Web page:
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group of 10 pairs (labeled 1–10) to the second (labeled A–K; an 11th pair with a different number of land impressions was inserted in this group). Roberge and Beauchamp (2006) exploited the pairwise nature of the test samples to create a training set of known matches; this gave them a sense of optimal “Max Phase” scores (see Chapter 4) to use as a decision rule and assign matches. Following the training phase, the testing was performed stage-wise—performing a set of comparisons, applying decision rules to pick out matches, removing those elements from the dataset, and repeating—until all assignments were made.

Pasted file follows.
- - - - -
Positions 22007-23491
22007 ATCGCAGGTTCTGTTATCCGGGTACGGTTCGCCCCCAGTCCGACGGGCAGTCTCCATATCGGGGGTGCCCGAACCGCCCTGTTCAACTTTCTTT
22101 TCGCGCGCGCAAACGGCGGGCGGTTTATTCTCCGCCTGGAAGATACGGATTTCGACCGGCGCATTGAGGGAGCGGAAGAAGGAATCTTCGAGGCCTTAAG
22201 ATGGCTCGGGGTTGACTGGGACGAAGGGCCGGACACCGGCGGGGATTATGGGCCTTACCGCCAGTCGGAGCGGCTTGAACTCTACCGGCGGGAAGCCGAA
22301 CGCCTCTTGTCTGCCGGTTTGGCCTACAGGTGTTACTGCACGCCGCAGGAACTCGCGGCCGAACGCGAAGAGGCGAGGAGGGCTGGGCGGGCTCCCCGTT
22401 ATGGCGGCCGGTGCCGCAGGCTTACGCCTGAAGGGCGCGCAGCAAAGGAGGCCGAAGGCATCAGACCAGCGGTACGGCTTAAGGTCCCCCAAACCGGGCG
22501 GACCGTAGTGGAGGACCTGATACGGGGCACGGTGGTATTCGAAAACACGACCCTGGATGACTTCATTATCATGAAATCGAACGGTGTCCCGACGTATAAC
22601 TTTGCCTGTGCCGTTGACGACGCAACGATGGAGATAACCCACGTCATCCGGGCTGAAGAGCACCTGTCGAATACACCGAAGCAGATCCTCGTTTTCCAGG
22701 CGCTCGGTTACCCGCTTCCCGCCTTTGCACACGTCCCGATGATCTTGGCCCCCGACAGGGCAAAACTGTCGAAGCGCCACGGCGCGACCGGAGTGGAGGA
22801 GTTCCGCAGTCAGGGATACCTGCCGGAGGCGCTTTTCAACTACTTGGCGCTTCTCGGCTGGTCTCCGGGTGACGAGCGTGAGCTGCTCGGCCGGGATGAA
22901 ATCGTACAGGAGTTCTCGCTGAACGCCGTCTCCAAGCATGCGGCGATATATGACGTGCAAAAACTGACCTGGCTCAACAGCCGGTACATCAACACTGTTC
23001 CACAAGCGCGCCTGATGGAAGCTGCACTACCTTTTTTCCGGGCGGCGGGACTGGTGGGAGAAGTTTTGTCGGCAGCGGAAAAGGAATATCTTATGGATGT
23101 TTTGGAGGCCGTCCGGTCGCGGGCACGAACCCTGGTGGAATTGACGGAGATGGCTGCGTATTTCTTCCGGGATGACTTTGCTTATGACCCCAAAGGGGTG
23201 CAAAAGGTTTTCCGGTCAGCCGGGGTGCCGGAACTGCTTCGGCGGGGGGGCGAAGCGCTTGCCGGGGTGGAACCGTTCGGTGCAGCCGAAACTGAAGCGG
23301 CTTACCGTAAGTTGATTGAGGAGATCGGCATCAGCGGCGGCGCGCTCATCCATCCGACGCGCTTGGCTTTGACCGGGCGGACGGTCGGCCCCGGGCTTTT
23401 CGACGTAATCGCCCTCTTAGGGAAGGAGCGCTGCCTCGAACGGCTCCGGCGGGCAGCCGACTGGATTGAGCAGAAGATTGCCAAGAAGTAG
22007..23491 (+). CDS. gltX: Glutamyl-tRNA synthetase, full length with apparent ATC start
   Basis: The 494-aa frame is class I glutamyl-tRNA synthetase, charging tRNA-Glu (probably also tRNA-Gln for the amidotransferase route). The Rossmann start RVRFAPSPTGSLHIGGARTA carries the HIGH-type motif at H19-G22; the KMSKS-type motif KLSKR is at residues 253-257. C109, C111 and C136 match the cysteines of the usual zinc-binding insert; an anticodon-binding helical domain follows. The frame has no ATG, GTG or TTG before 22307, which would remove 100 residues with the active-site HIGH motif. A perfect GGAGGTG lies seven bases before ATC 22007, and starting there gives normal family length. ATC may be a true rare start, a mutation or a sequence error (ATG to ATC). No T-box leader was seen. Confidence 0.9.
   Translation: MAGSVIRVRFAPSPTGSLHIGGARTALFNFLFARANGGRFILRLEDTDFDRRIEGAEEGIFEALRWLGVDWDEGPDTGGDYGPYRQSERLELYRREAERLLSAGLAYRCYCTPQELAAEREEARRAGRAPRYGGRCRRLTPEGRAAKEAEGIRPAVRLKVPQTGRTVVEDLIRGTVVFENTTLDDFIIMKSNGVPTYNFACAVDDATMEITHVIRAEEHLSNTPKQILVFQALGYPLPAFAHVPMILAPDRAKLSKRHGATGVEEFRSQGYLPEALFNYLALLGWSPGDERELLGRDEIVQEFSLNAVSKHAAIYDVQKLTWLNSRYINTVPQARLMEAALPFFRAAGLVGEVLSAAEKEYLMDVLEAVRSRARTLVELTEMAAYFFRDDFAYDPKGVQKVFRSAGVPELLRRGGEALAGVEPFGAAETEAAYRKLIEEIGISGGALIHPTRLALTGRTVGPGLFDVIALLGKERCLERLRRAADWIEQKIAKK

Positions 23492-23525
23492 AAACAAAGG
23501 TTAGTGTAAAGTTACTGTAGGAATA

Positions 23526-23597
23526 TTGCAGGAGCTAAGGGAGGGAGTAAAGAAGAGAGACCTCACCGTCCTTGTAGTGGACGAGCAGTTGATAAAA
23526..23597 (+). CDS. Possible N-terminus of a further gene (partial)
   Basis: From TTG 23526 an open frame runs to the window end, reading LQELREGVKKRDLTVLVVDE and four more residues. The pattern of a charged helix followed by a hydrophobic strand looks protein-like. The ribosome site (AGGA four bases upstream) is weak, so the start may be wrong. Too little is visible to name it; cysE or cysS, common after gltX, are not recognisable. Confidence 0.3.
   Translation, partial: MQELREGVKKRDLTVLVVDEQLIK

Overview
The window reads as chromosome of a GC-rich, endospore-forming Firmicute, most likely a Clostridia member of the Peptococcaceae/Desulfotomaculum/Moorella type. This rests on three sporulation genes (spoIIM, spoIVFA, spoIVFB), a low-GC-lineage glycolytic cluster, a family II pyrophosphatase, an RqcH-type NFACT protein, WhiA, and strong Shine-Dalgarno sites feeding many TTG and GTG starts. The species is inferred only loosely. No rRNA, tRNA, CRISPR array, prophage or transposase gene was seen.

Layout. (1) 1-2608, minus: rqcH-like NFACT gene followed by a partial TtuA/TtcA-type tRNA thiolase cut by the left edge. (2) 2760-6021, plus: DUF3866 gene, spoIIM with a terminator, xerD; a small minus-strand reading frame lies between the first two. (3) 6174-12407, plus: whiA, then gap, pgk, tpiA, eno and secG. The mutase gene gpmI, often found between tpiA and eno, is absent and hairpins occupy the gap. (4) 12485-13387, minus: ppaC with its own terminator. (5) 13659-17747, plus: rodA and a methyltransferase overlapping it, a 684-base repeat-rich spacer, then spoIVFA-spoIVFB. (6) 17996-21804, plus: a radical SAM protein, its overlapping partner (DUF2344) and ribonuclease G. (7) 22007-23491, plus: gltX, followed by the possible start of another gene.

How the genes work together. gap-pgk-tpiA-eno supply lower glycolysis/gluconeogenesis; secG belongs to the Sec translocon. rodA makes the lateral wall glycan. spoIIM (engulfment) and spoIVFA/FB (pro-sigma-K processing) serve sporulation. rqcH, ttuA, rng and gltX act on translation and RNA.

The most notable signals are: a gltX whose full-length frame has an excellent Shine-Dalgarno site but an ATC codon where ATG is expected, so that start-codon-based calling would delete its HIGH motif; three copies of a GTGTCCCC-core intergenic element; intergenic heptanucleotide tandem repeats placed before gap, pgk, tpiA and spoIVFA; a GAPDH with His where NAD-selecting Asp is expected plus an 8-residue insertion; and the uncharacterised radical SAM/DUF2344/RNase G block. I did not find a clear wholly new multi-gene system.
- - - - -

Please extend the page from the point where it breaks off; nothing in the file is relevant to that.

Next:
Though a caption in Dillon (2005:10) touted BulletTRAX-3D (and its companion MatchPoint Plus display stations) as “the latest configuration of IBIS”—suggesting a replacement of IBIS—the system was originally positioned as a counterpart to IBIS. However, FTI has recently indicated a shift of its product line to focus on three-dimensional platforms, shifting the two-dimensional system currently deployed as the base for the NIBIN-system as the “IBIS Heritage” branch (see Box 4-1). Promotional materials for the three-dimensional systems emphasize that the three-dimensional systems are backward-compatible with the older two-dimensional systems; photographs are taken during the two-dimensional acquisition process and are offered as a layer that can be viewed onscreen in the three-dimensional system, so that photographs can presumably be subjected to the existing two-dimensional comparison process. It is unknown what changes have been made to account for three-dimensional measurement information in generating comparison scores in these new systems.